Jump instruction

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A jump instruction or a jump instruction is an instruction in a programming language . In computer programs , it is used to continue processing not with the following command, but at any point.

The best-known jump instruction is the so-called Goto (from English go to go to). This is in programming a command in the program code that a jump to another location in the program causes.

Branching to subroutines (also: Subroutine and Function ) by means of Call executed or similar delivery commands (depending on the programming language and sub-program type).

A return jump is the return to the point at which the (main) program is to be continued after such a call and the execution of a subroutine - often caused by a return statement in the subroutine.

However, the jump back to a point in the program code that has already been visited, i.e. the repetition of a program section in a loop , is referred to as a jump back. Instead of Goto instructions, so-called control structures are used in modern programming methods; Details see below .

Jump instructions at machine level

In contrast to the high-level languages, one speaks here more often of jump instructions than of jump instructions .

Processors usually know several different jump instructions. These can be divided into:

conditionally or unconditionally
The jump is either always executed or only if a condition is met.
absolute, relative, register or memory
  • The program will continue at the specified address.
  • The jump is made relative to the current position. This means that the code can be moved (relocated).
  • You can calculate the jump destination JMP reg.
  • The address of the jump destination is somewhere in memory JMP [reg]or JMP [reg+offs].

A special form of jump instructions are subroutine calls , i. H. Jumps with the intention of returning. When they are executed, the address of the subsequent command is first saved (on the stack or in a register), and only then is it jumped to the target address. About return instructions , the subroutine can return to the original position and the program will continue that way. The return address is taken from the stack or is in a register.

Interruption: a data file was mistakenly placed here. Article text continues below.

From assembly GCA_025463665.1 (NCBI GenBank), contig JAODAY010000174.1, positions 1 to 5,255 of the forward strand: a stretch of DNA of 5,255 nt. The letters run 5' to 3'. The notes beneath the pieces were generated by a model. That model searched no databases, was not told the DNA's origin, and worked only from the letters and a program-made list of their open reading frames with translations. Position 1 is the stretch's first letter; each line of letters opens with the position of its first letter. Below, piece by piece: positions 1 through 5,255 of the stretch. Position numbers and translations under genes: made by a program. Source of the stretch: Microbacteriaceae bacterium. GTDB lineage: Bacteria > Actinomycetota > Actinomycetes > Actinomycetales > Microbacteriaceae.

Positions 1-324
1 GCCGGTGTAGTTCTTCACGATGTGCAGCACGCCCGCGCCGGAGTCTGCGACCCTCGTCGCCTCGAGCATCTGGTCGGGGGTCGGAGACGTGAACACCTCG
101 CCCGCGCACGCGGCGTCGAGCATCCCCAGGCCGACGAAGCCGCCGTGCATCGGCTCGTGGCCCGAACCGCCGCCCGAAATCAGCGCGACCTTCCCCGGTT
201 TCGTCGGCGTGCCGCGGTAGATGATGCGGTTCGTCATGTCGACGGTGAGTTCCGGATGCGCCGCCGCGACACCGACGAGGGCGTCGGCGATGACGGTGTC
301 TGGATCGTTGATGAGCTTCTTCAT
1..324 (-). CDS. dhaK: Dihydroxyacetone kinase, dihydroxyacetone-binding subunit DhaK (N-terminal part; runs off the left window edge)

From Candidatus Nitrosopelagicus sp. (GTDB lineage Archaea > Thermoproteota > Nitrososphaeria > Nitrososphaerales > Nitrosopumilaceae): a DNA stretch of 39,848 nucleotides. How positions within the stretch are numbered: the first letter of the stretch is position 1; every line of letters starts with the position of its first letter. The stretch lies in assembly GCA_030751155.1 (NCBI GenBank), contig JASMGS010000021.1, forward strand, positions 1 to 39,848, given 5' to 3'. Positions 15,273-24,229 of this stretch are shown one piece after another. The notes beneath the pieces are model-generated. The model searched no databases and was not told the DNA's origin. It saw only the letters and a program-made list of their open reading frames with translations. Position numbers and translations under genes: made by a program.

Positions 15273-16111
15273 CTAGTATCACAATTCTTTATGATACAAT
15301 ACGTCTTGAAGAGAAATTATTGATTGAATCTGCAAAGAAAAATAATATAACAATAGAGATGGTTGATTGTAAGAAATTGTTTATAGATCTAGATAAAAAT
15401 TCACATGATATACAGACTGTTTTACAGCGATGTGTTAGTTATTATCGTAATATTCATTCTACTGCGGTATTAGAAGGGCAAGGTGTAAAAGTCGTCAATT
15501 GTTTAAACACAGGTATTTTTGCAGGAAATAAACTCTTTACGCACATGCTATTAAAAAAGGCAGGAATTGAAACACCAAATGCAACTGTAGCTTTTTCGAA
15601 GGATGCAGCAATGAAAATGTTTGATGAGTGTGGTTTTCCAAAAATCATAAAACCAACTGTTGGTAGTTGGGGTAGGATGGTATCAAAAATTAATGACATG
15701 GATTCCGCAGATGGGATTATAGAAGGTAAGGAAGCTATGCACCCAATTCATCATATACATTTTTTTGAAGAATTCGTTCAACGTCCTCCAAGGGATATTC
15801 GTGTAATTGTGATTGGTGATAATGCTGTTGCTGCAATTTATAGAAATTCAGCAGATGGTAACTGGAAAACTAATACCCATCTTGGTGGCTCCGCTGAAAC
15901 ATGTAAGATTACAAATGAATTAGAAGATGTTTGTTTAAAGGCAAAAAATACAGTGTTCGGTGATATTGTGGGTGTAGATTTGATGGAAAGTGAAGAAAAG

Jump instructions at high-level language level

In high-level programming languages , a jump instruction is an instruction of the form

goto Markenname


if Bedingung
    goto Markenname

In the first case it is called unconditional jump instruction , in the second it is called conditional jump instruction . Here stands Markennamefor the name of a jump label that is defined at another point in the program. When the program is processed, the program continues from the point at which the jump label is located.

In principle, you could program any algorithm with conditional jump instructions and some additional functions for data input and output . However, the resulting programs are almost impossible to maintain from a certain size . In current programming languages, explicitly formulated jump instructions are therefore rarely used. Instead, higher-value control structures , in particular loops, subroutine calls and conditionally executed program blocks, are used in which the logically associated branch and branch back instructions are implicit, i.e. H. can be inserted in the machine code by the translator without having to program a Goto.

GOTO variants

In machine-level programming, the Goto command is used to branch to another point in the program , either unconditionally or depending on a condition. In some assembly languages , the corresponding Goto command is called JMP ( English jump jump) or BR ( English branch branch).

In high-level programming languages (which may also allow lower case), either a code line number (for example in old BASIC dialects) or a defined jump label ( label , for example in C or Pascal ) is addressed by a Goto command .

Example of a simple program with Goto in Pascal:

PROGRAM beispiel;
    GOTO 10;

The following program example (from the Essay Coding Style by Linus Torvalds ) shows the use of a Goto command goto outin C :

int fun(int a) {
    int result = 0;
    char *buffer = kmalloc(SIZE);

    if (buffer == NULL)
        return -ENOMEM;

    if (condition1) {
        while (loop1) {
            // ...

        result = 1;
        goto out;

    // ...
    return result;

In early versions of older programming languages ​​such as Fortran or BASIC , Goto commands were still the most important, sometimes even the only way to program branches; these were therefore also used to implement loops and conditional execution. This led to spaghetti code .